Nobody could deal with us and our fitness probably didn’t get flagged up because we were just the best team in the league.

We had the ball a lot, we scored great goals, we battered teams – but a lot of that came down to the drive and fitness of the team. When it did come to the crunch, and we needed that late goal, we got it more often than not.

These years later, and I don’t mean any disrespect by saying this, the overall standard of League Two doesn’t seem all that high, if you talk to managers and people around the game and read what is written in the press. There are a lot of good players in the league but they’re quite spread out across the division.

I think we are finding, more than before, English clubs from higher up starting to take their pick of players from lower down. Previously, the best were filtering down and staying there because of the foreign influx at those top levels.

This spread and difference in quality means you will probably encounter a lot of teams like Crawley this season. If Carlisle can approach those games in the same way as Saturday, be that bit fitter and stronger, they will win more than they lose.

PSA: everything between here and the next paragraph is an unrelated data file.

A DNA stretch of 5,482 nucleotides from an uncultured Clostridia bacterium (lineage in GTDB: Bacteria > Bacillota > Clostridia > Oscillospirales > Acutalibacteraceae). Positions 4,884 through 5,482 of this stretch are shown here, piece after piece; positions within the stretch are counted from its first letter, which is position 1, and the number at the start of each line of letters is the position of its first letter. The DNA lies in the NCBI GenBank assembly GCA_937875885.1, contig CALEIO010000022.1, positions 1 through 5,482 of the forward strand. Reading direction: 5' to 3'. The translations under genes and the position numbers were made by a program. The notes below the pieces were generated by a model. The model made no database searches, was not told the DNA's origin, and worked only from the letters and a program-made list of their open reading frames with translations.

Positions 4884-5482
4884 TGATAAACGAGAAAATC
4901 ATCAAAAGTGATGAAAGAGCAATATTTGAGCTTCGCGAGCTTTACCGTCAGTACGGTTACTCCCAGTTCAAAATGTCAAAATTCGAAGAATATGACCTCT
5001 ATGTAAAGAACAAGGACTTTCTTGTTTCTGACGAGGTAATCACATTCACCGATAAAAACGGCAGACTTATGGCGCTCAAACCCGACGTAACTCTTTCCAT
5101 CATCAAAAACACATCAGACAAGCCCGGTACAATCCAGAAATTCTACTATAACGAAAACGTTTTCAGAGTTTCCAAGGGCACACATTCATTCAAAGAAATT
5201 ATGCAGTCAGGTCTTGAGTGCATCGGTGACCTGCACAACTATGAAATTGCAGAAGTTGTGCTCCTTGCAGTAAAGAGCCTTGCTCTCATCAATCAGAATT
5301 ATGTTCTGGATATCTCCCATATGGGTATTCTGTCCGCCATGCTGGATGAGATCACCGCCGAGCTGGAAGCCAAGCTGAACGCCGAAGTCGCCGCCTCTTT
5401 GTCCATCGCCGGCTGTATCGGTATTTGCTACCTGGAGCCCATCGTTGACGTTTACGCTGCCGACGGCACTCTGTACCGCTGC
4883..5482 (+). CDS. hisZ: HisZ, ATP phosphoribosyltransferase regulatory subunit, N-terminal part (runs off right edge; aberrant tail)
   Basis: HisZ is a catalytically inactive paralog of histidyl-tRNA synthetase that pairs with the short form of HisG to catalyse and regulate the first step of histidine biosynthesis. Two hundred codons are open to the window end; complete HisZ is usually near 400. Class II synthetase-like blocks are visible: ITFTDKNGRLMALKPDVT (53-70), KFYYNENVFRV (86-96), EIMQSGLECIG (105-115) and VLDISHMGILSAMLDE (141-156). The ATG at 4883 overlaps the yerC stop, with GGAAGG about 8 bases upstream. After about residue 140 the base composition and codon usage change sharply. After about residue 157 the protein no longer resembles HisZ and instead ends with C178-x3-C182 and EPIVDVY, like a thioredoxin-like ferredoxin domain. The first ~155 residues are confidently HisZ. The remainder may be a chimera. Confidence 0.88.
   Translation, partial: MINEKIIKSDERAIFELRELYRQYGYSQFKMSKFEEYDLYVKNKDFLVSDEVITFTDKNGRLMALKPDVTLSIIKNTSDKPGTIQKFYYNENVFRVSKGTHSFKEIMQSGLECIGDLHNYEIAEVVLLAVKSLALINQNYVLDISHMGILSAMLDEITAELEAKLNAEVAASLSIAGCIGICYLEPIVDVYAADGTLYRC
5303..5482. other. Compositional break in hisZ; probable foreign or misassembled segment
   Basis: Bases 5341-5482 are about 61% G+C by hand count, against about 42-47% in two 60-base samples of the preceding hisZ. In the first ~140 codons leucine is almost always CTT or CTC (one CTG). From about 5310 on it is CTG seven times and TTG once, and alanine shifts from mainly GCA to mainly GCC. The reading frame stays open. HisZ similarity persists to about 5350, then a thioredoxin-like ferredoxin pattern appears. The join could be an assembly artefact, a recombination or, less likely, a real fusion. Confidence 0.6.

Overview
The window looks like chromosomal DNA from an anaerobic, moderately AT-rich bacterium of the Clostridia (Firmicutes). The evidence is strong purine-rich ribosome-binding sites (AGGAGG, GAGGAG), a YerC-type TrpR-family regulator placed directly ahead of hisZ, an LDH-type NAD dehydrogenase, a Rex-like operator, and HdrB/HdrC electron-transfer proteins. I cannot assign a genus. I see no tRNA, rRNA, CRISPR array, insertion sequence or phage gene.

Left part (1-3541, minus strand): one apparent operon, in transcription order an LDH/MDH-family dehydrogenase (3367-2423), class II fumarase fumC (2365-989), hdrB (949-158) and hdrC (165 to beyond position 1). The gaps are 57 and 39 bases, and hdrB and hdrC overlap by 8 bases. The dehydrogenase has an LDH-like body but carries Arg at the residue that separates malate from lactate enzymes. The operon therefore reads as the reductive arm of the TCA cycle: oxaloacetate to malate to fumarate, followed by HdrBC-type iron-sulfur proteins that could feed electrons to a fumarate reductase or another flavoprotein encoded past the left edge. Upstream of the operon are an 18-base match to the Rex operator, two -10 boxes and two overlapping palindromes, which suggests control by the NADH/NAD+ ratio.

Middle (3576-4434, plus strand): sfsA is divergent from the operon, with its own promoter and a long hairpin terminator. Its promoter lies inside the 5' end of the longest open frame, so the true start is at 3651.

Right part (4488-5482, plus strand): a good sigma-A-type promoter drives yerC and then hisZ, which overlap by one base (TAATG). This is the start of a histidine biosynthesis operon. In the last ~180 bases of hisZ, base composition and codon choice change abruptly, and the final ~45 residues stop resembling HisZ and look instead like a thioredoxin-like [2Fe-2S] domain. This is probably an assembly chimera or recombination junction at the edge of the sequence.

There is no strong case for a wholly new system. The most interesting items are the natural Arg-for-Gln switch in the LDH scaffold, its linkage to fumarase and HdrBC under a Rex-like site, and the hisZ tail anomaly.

The biggest challenge Carlisle face this season is keeping everyone fit in a small squad and with this in mind it’s interesting that Pressley has given them four days off after the Crawley victory.

There are people questioning that already, but it is a more of a mind-refreshing exercise than a physical rest.

Neil McDonald did that with us in the 2006/7 season – worked us really hard over the Christmas period, when we had a lot of games, then we were given five days off in mid-January. We just had to turn up for the game one week and everyone felt so much better, and fresher, for that break.

Players will use this time off in different ways. If it was me, I would have gone out on Saturday night and on Sunday for a few beers. That would have been my way of unwinding and it wouldn’t have sabotaged my fitness.

It would have blown the cobwebs away. Plus, you have to take that time when you can in a long season. I gather a couple of the current squad are flying off with their girlfriends to Spain for a few days and that will be complete relaxation. It’s probably better than spending four or five hours in a car up and down the country to see family. Other players will keep training and doing what they think is best for them.

All you want as a player is to know that, if you put the work in, there will be rewards. I’ve had managers who haven’t taken that approach when I’ve knocked my pan in over weeks and weeks.